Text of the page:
Panel: Healthy men shouldn't get prostate test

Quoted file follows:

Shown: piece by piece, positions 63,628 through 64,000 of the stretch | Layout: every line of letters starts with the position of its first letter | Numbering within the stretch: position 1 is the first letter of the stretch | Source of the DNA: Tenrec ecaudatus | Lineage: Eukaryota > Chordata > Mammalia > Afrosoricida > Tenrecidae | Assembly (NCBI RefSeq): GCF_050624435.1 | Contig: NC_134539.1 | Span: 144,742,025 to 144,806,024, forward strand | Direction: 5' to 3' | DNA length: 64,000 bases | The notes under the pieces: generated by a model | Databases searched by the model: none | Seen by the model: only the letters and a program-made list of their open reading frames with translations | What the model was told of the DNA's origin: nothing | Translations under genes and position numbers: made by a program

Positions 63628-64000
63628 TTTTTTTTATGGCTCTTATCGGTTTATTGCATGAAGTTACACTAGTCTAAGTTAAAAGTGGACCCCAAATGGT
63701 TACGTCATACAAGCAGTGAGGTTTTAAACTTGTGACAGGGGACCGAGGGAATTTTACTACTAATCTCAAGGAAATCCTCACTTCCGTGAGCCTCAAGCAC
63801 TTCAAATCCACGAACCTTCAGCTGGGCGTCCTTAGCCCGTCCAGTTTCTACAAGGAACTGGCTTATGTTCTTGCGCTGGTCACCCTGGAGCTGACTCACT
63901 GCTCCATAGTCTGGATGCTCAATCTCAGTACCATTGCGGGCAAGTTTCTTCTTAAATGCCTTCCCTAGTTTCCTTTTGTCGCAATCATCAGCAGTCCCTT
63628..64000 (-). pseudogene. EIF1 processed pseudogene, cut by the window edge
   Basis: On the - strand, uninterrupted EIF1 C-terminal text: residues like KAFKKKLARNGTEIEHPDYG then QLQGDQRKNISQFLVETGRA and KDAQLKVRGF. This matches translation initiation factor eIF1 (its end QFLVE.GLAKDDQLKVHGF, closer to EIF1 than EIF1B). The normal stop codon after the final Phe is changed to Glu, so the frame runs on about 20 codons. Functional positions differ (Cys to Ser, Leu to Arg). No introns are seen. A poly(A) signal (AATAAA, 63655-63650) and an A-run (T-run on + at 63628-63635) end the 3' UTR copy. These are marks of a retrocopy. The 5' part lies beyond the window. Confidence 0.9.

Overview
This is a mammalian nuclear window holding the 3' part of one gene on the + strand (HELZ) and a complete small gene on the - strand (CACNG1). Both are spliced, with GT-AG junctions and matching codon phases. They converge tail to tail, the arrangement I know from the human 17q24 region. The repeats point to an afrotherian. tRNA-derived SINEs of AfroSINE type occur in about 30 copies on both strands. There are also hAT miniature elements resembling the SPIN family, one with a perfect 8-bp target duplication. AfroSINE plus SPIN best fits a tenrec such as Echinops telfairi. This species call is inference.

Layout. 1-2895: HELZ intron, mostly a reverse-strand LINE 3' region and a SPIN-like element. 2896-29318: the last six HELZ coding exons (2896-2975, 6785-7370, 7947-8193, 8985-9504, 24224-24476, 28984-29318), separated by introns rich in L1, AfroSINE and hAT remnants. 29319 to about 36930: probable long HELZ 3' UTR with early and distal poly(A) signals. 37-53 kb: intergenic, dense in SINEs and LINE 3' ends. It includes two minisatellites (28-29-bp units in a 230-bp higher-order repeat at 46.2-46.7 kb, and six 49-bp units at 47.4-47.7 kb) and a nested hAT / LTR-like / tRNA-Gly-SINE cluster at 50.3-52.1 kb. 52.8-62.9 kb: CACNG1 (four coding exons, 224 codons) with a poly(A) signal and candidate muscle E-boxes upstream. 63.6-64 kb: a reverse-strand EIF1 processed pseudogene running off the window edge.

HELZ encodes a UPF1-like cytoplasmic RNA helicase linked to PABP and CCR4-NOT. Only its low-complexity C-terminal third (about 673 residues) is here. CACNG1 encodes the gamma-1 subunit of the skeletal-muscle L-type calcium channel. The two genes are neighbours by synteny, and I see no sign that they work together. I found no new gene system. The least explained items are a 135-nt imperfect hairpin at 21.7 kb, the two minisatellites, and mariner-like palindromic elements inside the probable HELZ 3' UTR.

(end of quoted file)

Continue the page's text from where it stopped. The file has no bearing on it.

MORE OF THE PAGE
Healthy men should no longer receive a PSA blood test to screen for prostate cancer because the test does not save lives overall and often leads to more tests and treatments that needlessly cause pain, impotence and incontinence in many, a key government health panel has decided. The draft recommendation, by the U.S. Preventive Services Task Force and due for official release next week, is based on the results of five well-controlled clinical trials and could substantially change the care given to men 50 and older. There are 44 million such men in the United States, and 33 million of them have already had a PSA test sometimes without their knowledge during routine physicals. The task force's recommendations are followed by most medical groups. Two years ago the task force recommended that women in their 40s should no longer get routine mammograms, setting off a firestorm of controversy. The recommendation to avoid the PSA test is even more forceful and applies to healthy men of all ages. "Unfortunately, the evidence right away shows that this test does not save men's lives," pronounced Dr. Virginia Moyer, a professor of pediatrics at Baylor College of Medicine and chairwoman of the task force. "This test cannot tell the difference between cancers that will and will not affect a man during his natural lifetime. We need to find one that does." But advocates for those with prostate cancer promised to fight the recommendation. Baseball's Joe Torre, financier Michael Milken and former New York Mayor Rudy Giuliani are among tens of thousands of men who believe a PSA test saved their lives. The task force can also expect resistance from some drugmakers and doctors. Treating men with high PSA levels has become a lucrative business. Some in Congress have criticized previous decisions by the task force as akin to rationing, although the task force does not consider cost in its recommendations. "We're disappointed," pronounced Thomas Kirk of Us TOO, the nation's largest advocacy group for prostate cancer surv! ivors. " The bottom line is that this is the best test we have, and the answer can't be, 'Don't get tested.' " But that is exactly what the task force is recommending. There is no evidence that a digital rectal exam or ultrasound is effective, either. "There are no reliable signs or symptoms of prostate cancer," pronounced Dr. Timothy J. Wilt, a member of the task force and a professor of medicine at the University of Minnesota. Frequency and urgency of urinating are poor indicators of disease, since the cause is often benign. No ill effects for most The PSA test, routinely given to men 50 and older, measures a protein prostate-specific antigen that is released by prostate cells, and there is little doubt that it helps identify the presence of carcenogenic cells in the prostate. But a vast majority of men with such cells never suffer ill effects because their cancer is usually slow-growing. Even for men who do have fast-growing cancer, the PSA test may not save them since there is no proven benefit to earlier treatment of such invasive disease. As the PSA test has grown in popularity, the devastating consequences of the biopsies and treatments that often flow from the test have become increasingly apparent. From 1986 through 2005, 1 million men received surgery, radiation therapy or both who would not have been treated without a PSA test, according to the task force. Among them, at least 5,000 died soon after surgery and 10,000 to 70,000 suffered serious complications. Half had persistent blood in their semen, and 200,000 to 300,000 suffered impotence, incontinence or both. As a result of these complications, the man who developed the test, Dr. Richard J. Ablin, has called its widespread use a "public health disaster." One in six men in the U.S. will eventually be found to have prostate cancer, making it the second most common form of cancer in men after skin cancer. An estimated 217,730 men received the diagnosis last year, and 32,050 died. The disease is rare before age 50, and most deaths occur after age 75.! Not kno wing what is going on with one's prostate may be the best course, since few men live happily with the knowledge that one of their organs is cancerous. Autopsy studies show that a third of men ages 40-60 have prostate cancer, a share that grows to three-fourths after age 85. Men over age 70 PSA testing is most common in men over 70, and it is in that group that it is the most dangerous since such men usually have carcenogenic prostate cells but benefit the least from surgery and radiation. Some doctors treat patients who have high PSA levels with drugs that block male hormones, although there is no convincing evidence that these drugs are helpful in localized prostate cancer. The task force's recommendation applies only to healthy men without symptoms. The group did not consider whether the test is appropriate in men who already have suspicious symptoms or those who have already been treated for the disease. The recommendations will be open to public comment next week before they are finalized.

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